June 26, 2006
June 22, 2006
One young man had recently graduated as a mechanical engineer. He took one engineering graphics class which used a seldom found in industry 2- 2 ½ D CAD system. He stated that “bozocad” is not used anywhere in local industry so how was he to get a job? Besides, 40 hours on software that was two years out-of-date was next to useless. After 6 months taking 5 classes in Pro/E he is now employed.
June 12, 2006
Training is not a one time, one week, get up and running procedure for a company.
It is a continual process involving the commitment of the company and the involvement of the full design and manufacturing departments.
Making available 3-4 mechanisms for learning and keeping up-to-date will insure a well-trained and high quality workforce who will be and stay productive.
Skimp here and you lose in every area of design and manufacturing quality and efficiency gained by introducing a high level 3D CAD system.
CAD managers and systems people should be required to learn the system and get periodic training regardless of their role in the design and documentation process.
Parametric design models are not drawn so much as they are sculpted from solid volumes of materials.
To begin the design process, analyze your design.
Before any work is started, take the time to tap into your own knowledge bank and others that are available.
Think, Analyze, and Plan.
These three steps are essential to any well-formulated engineering design process.
Parametric can be defined as any set of physical properties whose values determine the characteristics or behavior of an object.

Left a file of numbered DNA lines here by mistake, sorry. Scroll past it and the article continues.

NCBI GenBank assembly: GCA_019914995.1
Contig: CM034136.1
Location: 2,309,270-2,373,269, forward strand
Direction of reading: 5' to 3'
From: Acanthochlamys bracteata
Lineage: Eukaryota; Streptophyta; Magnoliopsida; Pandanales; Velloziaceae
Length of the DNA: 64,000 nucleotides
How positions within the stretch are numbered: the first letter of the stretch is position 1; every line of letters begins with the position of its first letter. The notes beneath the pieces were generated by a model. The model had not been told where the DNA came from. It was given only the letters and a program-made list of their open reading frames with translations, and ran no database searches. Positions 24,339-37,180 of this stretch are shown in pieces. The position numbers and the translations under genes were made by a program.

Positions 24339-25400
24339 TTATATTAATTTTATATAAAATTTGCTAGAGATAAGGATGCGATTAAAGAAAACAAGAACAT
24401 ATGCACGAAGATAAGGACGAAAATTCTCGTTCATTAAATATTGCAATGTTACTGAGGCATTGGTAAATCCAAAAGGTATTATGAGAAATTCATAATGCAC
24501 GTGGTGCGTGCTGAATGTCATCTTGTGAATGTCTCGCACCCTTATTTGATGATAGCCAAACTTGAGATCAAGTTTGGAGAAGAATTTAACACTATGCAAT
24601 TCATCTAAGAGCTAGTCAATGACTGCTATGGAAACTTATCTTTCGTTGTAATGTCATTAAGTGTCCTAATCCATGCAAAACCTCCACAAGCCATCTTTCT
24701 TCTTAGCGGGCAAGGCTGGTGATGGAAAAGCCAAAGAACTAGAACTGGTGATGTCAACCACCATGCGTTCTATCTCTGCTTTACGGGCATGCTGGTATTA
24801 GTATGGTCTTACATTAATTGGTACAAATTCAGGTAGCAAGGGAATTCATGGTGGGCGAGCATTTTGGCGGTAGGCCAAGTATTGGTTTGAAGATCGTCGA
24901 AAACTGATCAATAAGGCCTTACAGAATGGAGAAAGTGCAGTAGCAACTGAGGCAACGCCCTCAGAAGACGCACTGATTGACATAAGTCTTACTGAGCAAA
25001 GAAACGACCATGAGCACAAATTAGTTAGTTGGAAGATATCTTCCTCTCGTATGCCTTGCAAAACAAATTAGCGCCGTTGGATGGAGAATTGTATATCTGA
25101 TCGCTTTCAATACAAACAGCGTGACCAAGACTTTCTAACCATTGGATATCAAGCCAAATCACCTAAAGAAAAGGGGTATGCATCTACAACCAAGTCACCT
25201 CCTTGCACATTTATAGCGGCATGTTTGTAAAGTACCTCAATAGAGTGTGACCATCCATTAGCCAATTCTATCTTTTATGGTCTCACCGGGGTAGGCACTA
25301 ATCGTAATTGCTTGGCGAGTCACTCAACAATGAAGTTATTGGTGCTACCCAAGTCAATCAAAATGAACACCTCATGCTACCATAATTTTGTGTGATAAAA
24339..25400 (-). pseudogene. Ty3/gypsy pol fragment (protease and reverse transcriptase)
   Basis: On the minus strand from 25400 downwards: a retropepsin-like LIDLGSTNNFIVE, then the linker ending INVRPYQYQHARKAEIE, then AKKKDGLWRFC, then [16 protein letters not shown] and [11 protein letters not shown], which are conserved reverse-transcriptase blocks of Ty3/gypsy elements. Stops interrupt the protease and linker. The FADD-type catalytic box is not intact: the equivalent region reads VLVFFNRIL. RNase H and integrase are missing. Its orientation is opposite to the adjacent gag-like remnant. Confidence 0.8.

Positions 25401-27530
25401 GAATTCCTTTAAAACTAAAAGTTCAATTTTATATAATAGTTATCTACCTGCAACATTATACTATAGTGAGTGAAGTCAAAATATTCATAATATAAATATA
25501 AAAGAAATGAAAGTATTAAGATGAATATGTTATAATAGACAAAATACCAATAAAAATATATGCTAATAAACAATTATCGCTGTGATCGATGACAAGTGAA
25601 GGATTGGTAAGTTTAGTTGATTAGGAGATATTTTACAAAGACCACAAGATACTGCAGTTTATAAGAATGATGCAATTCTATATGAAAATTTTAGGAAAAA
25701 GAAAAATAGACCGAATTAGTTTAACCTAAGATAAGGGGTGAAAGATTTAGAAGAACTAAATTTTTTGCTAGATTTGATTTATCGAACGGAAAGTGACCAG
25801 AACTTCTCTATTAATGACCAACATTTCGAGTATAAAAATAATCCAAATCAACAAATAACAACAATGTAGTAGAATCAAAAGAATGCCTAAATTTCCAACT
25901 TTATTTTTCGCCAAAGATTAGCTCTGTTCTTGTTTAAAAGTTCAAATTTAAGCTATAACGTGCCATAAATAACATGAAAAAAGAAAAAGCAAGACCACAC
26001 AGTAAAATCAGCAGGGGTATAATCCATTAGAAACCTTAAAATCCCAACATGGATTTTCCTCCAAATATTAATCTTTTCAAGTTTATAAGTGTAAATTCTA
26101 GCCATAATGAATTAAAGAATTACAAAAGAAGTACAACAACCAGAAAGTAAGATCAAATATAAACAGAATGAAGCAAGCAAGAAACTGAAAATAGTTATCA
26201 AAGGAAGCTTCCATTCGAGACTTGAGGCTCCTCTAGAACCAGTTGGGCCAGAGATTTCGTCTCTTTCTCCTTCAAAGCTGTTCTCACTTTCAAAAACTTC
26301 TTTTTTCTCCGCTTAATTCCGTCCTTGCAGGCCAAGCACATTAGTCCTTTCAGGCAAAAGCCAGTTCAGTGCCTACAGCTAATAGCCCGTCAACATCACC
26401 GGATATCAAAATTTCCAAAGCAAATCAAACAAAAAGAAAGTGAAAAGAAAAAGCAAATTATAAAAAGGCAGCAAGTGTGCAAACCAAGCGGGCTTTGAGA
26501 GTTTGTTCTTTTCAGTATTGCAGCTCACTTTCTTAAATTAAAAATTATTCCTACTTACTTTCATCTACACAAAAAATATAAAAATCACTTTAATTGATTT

Parametric design enables you to generate a variety of information about your design: its mass properties, a drawing, or a base model.
To get this information, you must first model your part design.
Break down your overall design into its basic components, building blocks, or primary features.
Identify the most fundamental feature of the object to sketch as the first, or base, feature.
Varieties of base features can be modeled using extrude, revolve, sweep, and blend tools.
Parametric modeling is the term used to describe the capturing of design operations as they take place, as well as future modifications and editing of the design.
The order of the design operations is significant.
Suppose a designer specifies that two surfaces be parallel, such that surface two is parallel to surface one.
Therefore, if surface one moves, surface two moves along with surface one to maintain the specified design relationship.
The surface two is a child of surface one in this example.
Parametric modeling software allows the designer to reorder the steps in the object’s creation.